The Mira Hong Kong

The Mira Hong Kong is a design destination in itself. Full of iconic features such as Arne Jacobsen Egg Chairs, the Tsim Sha Tsui venue has won accolades for its adventurous, youthful interiors, which are the handiwork of Miami designer Charles Allem. The hotel’s entrance hall is one of the city’s most striking modern spaces, with an undulating white-finned ceiling giving the effect of a space-age cathedral, while futuristic sculptures and lighting fittings augment the effect. The Mira’s various restaurants are similarly stylish, with Michelin-recommended ‘Cuisine Cuisine’ amplified by its incredible bauble chandelier – which fills the entire ceiling – and rooftop bar ‘Vibes’, with its bamboo groves, running waterways and blooming Frangipani trees.

Ozone Bar

The Ozone Bar is Asia’s highest bar. Perched on the 118th floor of the Ritz Carlton, Ozone’s design is even more breath-taking than its elevation. Japanese designer Masamichi Katayama surrendered the space to fantasy, creating an ‘edenic experiment – a man-made environment of nature in an imaginary world.’ Playing with organic forms such as honeycombs, spider webs and rock formations, Masamichi created a cavern-like space where diners are challenged by huge columns reminiscent of internal organs and marble fixtures that seem to have been barely quarried from the earth. The aim, says Masamichi, was to create ‘a place that is full of surprises and excitement at every turn.’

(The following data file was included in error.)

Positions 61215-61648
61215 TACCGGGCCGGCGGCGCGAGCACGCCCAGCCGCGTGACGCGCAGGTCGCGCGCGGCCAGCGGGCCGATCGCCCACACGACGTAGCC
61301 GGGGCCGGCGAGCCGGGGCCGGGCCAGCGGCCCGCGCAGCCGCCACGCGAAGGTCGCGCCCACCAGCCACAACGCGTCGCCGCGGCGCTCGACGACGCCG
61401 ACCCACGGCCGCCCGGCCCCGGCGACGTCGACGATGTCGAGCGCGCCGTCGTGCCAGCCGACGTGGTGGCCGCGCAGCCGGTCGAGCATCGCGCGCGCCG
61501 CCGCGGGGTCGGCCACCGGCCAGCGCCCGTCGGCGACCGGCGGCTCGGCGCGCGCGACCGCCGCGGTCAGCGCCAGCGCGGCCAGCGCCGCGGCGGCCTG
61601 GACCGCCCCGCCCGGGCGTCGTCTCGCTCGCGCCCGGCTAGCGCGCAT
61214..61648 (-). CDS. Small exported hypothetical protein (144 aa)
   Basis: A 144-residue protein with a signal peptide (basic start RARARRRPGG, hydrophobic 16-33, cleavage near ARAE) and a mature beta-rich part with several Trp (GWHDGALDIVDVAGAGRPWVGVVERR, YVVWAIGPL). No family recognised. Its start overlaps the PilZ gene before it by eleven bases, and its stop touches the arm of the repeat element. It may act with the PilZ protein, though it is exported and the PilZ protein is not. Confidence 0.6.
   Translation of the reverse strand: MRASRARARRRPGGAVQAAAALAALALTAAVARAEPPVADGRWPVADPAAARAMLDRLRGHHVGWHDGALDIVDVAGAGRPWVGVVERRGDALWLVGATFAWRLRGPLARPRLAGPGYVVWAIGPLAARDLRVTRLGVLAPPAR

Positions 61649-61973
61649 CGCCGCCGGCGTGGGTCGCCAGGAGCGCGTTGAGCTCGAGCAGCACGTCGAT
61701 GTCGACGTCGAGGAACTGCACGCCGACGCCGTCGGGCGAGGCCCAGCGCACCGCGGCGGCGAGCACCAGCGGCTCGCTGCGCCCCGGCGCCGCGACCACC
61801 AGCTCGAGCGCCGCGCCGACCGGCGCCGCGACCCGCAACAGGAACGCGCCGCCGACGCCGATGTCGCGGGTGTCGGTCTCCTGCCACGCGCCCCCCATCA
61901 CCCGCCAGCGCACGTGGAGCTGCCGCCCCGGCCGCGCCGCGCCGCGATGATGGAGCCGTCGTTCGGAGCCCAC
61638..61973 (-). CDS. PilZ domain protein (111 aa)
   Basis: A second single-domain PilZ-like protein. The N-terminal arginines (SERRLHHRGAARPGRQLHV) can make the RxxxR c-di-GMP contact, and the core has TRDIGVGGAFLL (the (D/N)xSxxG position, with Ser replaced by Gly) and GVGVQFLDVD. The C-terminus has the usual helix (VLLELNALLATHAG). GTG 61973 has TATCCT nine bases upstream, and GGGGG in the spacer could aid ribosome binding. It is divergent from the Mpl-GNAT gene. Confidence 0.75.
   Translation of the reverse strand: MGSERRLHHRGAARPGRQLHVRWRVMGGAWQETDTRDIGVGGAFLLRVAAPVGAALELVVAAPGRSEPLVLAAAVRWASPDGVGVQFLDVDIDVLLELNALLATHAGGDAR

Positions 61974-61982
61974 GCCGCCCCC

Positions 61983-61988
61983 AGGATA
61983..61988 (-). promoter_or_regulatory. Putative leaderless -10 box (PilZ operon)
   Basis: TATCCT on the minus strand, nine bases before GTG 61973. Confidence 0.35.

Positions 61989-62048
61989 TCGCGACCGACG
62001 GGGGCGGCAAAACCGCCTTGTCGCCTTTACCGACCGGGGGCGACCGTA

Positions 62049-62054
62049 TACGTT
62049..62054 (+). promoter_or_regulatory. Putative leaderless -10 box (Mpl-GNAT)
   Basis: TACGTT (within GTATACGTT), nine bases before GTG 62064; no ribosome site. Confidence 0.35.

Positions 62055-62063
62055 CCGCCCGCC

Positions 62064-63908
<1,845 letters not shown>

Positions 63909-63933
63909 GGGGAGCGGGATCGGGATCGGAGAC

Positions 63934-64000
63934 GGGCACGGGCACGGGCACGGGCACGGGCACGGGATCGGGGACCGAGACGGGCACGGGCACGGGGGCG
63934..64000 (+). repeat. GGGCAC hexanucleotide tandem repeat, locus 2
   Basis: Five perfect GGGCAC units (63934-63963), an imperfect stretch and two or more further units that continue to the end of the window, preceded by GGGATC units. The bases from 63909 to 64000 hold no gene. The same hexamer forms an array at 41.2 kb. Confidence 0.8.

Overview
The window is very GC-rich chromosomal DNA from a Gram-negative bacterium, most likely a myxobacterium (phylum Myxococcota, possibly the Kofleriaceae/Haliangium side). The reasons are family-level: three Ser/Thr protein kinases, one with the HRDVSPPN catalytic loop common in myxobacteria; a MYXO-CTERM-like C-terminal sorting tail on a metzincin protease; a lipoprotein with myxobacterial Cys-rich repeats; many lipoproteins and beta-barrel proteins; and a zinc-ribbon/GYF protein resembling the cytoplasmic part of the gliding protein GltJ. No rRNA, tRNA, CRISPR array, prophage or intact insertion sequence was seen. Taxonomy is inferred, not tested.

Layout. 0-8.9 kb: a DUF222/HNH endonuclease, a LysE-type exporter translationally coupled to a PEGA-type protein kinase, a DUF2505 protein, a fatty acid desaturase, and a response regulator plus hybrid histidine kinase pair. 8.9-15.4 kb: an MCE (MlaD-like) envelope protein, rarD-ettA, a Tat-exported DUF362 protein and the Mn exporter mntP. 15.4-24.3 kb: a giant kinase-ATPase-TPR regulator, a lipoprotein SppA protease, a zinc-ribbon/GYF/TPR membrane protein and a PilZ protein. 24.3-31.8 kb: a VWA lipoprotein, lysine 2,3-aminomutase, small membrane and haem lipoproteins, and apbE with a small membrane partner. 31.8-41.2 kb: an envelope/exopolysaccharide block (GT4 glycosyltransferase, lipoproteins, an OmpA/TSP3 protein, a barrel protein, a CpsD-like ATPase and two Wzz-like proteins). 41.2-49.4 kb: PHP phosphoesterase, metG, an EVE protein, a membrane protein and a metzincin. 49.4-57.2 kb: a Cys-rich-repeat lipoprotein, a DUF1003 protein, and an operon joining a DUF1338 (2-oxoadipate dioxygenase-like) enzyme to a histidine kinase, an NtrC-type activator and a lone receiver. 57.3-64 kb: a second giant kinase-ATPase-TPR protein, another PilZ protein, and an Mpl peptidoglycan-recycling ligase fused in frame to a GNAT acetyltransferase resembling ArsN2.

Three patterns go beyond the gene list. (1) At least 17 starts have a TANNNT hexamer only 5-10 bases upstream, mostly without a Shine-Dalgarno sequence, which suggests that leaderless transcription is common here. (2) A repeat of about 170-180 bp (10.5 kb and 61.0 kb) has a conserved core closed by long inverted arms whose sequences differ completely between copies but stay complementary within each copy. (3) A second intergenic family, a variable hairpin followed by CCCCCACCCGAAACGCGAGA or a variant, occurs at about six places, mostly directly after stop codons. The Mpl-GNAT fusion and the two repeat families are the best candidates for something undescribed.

The Pawn

In a city that is constantly regenerating, sometimes at the expense of its architectural heritage, The Pawn is one of Hong Kong’s rare examples of a heritage building put to excellent use. A former pawnshop from the turn of the 19th century, the edifice now houses The Pawn, a restaurant and bar spanning three storeys with views over buzzing Wan Chai. Thanks to the design vision of local contemporary artist Stanley Wong, who works under the name anothermountainman, The Pawn boasts design features such as traditional Chinese shutters and neon signage, an integral part of Hong Kong’s aesthetic heritage. Even the wallpaper is visually arrested, having been designed by Tsang Kin-wah, one of the city’s best-known art practitioners. Although The Pawn recently underwent a large-scale interior overhaul, it remains true to its heritage and uses traditional Hong Kong design elements to stunning effect.

Pak Loh Chiu Chow

This family-owned chiu chow restaurant has been a fixture on the Causeway Bay dining circuit for 45 years, but in 2013 the eatery was given a new lease of life thanks to a designer makeover by NC Design and Architecture. Playing fast and loose with perspective, the design team wrapped the space in 75 undulating bamboo strips running around the walls, disorientating distance and compressing width; the effect is similar to looking down the wrong end of a telescope, as the space lengthens before your eyes. With a 1960s-inspired colour scheme of olive, navy and gold, as well as a bamboo vaulted dining room, the interiors aim to reflect Pak Loh Chiu Chow’s traditional menu. The VIP Room allowed the design team to be particularly playful: located right in the middle of the public dining area, the bamboo-covered VIP space is contradictorily concealed in plain sight, offering diners tantalising glimpses of the exclusivity within.